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What listening to the soil can tell us about our relationship with the land

What listening to the soil can tell us about our relationship with the land
We must listen to the stories the soil tells, and repair our relationship with it. Credit: Mathew Swallow, Kori Czuy and Miwa A. Takeuchi

How often do you think about the soil beneath our feet? We humans rely on the soil to provide us with a stable supply of food, clean water and clean air. Soils have lived histories and stories to tell. They are alive. Soil exists as a varied continuum across Earth's surface reflecting the intersection of air, water, rock and life linked by the passage of time.

The can tell stories of their past to anyone who takes the time to listen. Yet despite our reliance on soil, humans entrenched in colonial mindset and systems have been poor soil stewards and generally ignorant to the destructive and extractive practices we inflict on soil.

If we do not listen to the stories of the soil, we as humans might destroy the soil which supports countless lives. Only by understanding our past and current relationship with soil can we reflect and change our partnership with soil from extraction and exploitation to respect, relationality and reciprocity.

Whether we know it or not, soils are the silent partner that sustains us. In the years and decades to come, what will our lasting legacy be in the story the soil tells?

Impacts of human activity

Over the past three years, we have worked with our community partner, Land of Dreams, a 30-acre community urban farm in southeast Calgary. The region has traditionally been stewarded by the Niitsitapi, Îethka Nakoda and Tsuut'ina Nations, and more recently Métis Nation Region 3.

The vision of Land of Dreams is to create a place where communities who are forcefully displaced from their land gather and reconnect to the soil through small-scale , while learning about Indigenous ways of stewarding the land. Our goal is to use STEM education to press for social justice and environmental protection.

Enacting this vision requires using Indigenous knowledge to carefully listen to the stories the soil reveals.

Digging deeper into this land, we encounter various faces of the soil shaped by climate, topography, parent material and time.

The Prairie Pothole region, where Land of Dreams is located, is typified by a mosaic of grasslands and wetlands.

What listening to the soil can tell us about our relationship with the land
A tipi on the Land of Dreams site. Indigenous communities have long histories of stewarding the land and living reciprocally with the soil. Credit: University of Calgary/Fritz Tolentino

Before European colonization, Indigenous communities had long histories of stewarding the land and living reciprocally with the soil.

We try to imagine, from the soil's point of view, how detrimental the impacts of human activity have been. Until 2009, the soil experienced the cycle of harvest which involved the disruptive effects of annual soil tillage, and the application of biocides for plants and animals deemed pests.

In 2010, the soil's life-rich surface was stripped away and it was then pressed for the construction of a highway. This caused soil compaction, where the soil pores are pressed together and the soil becomes more rock-like. In this single event, human activity undid the thousands of years it took for the soil to be a space where life could thrive in harmony with the local climate.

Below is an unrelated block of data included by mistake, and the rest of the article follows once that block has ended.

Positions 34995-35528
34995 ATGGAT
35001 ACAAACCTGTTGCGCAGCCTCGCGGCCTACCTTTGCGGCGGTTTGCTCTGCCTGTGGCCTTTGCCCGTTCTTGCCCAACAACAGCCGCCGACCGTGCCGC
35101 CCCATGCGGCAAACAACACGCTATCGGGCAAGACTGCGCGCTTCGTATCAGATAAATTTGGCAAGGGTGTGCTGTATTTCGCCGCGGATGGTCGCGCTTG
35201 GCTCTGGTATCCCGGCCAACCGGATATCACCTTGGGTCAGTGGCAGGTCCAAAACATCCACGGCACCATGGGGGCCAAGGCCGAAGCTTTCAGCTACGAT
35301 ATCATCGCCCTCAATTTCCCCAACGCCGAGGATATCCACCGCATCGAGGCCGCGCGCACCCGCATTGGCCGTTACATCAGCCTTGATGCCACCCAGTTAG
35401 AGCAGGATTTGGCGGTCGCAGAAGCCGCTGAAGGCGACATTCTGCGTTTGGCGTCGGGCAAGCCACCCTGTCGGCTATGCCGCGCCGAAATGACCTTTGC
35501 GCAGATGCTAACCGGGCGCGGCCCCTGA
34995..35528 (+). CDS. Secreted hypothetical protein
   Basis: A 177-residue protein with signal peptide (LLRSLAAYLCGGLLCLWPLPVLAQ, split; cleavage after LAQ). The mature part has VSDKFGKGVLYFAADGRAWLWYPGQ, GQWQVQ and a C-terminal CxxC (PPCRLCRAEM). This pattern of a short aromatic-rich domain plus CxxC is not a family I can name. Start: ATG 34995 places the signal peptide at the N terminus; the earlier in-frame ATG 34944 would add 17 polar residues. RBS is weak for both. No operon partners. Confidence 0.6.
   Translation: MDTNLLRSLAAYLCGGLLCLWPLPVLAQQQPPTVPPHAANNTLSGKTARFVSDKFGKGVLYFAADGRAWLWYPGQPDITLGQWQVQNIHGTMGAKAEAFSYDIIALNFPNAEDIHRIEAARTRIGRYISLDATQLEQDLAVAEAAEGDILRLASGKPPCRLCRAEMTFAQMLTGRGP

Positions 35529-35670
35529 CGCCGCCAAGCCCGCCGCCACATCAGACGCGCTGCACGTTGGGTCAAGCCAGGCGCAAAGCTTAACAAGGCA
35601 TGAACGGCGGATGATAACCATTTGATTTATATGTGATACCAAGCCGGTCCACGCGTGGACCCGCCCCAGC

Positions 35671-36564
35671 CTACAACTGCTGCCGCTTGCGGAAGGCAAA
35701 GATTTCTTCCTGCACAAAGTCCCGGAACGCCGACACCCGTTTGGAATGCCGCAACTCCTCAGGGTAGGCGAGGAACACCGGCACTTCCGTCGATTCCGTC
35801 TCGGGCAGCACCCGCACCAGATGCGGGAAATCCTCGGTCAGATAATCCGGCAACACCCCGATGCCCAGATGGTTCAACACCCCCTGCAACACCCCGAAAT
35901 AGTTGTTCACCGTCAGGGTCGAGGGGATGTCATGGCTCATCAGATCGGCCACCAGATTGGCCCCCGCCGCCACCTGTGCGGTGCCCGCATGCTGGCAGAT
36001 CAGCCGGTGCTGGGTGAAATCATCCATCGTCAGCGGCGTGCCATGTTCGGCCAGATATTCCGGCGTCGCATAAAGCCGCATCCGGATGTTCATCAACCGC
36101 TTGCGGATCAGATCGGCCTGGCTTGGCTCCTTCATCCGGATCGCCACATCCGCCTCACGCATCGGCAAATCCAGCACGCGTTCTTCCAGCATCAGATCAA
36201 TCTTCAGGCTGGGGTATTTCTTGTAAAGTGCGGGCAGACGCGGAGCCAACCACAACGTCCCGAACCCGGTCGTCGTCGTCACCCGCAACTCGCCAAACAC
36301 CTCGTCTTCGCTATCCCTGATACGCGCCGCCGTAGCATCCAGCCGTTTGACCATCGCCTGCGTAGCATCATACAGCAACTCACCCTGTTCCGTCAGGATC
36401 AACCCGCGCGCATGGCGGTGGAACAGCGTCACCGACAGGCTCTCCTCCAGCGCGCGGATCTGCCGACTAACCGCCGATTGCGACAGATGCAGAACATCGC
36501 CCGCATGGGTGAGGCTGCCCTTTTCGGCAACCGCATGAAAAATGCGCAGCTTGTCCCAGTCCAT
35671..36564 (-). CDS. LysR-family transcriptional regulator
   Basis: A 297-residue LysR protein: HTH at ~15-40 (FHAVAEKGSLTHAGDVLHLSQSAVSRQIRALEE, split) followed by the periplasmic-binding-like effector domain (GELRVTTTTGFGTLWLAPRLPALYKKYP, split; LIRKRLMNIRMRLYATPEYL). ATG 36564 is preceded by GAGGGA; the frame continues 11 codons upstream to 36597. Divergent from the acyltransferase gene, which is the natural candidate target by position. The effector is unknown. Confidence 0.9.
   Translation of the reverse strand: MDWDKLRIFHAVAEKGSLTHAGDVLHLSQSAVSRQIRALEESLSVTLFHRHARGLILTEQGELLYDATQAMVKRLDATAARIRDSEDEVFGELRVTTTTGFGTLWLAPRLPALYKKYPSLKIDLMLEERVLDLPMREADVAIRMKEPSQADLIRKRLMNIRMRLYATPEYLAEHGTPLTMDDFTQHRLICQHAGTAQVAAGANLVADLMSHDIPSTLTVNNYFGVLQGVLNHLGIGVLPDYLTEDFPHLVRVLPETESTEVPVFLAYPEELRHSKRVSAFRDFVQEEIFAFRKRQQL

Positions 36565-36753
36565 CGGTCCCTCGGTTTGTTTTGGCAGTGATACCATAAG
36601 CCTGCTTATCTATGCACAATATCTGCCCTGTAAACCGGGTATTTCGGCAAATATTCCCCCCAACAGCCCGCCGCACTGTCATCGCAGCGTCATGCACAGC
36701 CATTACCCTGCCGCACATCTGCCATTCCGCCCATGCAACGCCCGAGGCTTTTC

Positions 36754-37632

Repairing our relationship with the soil

However, this is not the end of the soil's story. Despite compaction causing the soil's surface to become dry and dusty, some plants still grow. Ironically, plants such as dandelions and thistles that were carried here alongside European colonization also thrive on the soil impacted by colonial legacy.

Our observations show how some of the pasture soil continues to act as a refuge of native plants and animals, patiently watching the dandelions and thistles and waiting for a time when the compacted soil will be able to welcome them back.

Despite years of being forced into , the soil of the nearby wetland quickly resumes its place as a home and provider to countless insects, birds, frogs, plants and mammals when left to be itself.

Over time the compacted soil will recover, but it will never be the same. It will carry the stories of disturbance and compaction, and of resilience and recovery.

As we envisage our future relationships with the soil, we should let the land guide us. We should listen to the soil as our teacher and relative. Despite the central role that soils play in the ecosystem and our food security, school curricula do not fully teach young minds about the soil. We run the Soil Camp, an educational project that explores what more soil-centric relationships could look like in action.

The next time you are walking on a sidewalk, a well-used trail in an urban park or your backyard, take a moment to think about the land and soil. Imagine what it was like five, 50 or 5,000 years ago. What or who has impacted and changed it? Is the soil still connected with its surrounding natural habitat? Asking these questions can help us take action to be a better partner to the soil beneath our feet.

Provided by The Conversation

This article is republished from The Conversation under a Creative Commons license. Read the original article.The Conversation

Citation: What listening to the soil can tell us about our relationship with the land (2023, July 5) retrieved 27 February 2024 from
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